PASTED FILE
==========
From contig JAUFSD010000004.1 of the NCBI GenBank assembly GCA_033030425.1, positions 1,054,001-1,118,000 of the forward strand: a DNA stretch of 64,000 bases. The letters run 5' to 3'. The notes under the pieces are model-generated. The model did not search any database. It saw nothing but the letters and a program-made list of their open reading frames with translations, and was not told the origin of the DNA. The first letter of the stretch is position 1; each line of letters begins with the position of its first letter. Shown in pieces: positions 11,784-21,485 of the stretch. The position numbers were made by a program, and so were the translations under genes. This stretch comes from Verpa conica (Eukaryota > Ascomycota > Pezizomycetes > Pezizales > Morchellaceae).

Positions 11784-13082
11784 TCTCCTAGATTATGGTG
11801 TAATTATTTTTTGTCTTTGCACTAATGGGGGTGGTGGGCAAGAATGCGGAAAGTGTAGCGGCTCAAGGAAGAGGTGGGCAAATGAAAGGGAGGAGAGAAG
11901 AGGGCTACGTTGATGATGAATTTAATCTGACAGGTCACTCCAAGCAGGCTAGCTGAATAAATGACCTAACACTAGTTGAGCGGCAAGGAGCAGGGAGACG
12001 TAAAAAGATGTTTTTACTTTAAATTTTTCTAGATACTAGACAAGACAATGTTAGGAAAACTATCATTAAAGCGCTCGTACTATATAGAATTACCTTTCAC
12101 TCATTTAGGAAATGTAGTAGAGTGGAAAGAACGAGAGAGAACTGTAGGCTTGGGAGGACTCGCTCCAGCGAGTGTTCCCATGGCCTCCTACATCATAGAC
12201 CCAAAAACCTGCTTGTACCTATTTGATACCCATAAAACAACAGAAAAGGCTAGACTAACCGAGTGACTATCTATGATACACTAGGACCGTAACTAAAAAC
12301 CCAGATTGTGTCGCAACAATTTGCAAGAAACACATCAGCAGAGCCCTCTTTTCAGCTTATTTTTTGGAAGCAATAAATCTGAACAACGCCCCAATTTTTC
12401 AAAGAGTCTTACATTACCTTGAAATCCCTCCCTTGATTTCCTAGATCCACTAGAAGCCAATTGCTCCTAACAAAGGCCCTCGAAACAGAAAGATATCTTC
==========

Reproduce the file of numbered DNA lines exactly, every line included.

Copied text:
From contig JAUFSD010000004.1 of the NCBI GenBank assembly GCA_033030425.1, positions 1,054,001-1,118,000 of the forward strand: a DNA stretch of 64,000 bases. The letters run 5' to 3'. The notes under the pieces are model-generated. The model did not search any database. It saw nothing but the letters and a program-made list of their open reading frames with translations, and was not told the origin of the DNA. The first letter of the stretch is position 1; each line of letters begins with the position of its first letter. Shown in pieces: positions 11,784-21,485 of the stretch. The position numbers were made by a program, and so were the translations under genes. This stretch comes from Verpa conica (Eukaryota > Ascomycota > Pezizomycetes > Pezizales > Morchellaceae).

Positions 11784-13082
11784 TCTCCTAGATTATGGTG
11801 TAATTATTTTTTGTCTTTGCACTAATGGGGGTGGTGGGCAAGAATGCGGAAAGTGTAGCGGCTCAAGGAAGAGGTGGGCAAATGAAAGGGAGGAGAGAAG
11901 AGGGCTACGTTGATGATGAATTTAATCTGACAGGTCACTCCAAGCAGGCTAGCTGAATAAATGACCTAACACTAGTTGAGCGGCAAGGAGCAGGGAGACG
12001 TAAAAAGATGTTTTTACTTTAAATTTTTCTAGATACTAGACAAGACAATGTTAGGAAAACTATCATTAAAGCGCTCGTACTATATAGAATTACCTTTCAC
12101 TCATTTAGGAAATGTAGTAGAGTGGAAAGAACGAGAGAGAACTGTAGGCTTGGGAGGACTCGCTCCAGCGAGTGTTCCCATGGCCTCCTACATCATAGAC
12201 CCAAAAACCTGCTTGTACCTATTTGATACCCATAAAACAACAGAAAAGGCTAGACTAACCGAGTGACTATCTATGATACACTAGGACCGTAACTAAAAAC
12301 CCAGATTGTGTCGCAACAATTTGCAAGAAACACATCAGCAGAGCCCTCTTTTCAGCTTATTTTTTGGAAGCAATAAATCTGAACAACGCCCCAATTTTTC
12401 AAAGAGTCTTACATTACCTTGAAATCCCTCCCTTGATTTCCTAGATCCACTAGAAGCCAATTGCTCCTAACAAAGGCCCTCGAAACAGAAAGATATCTTC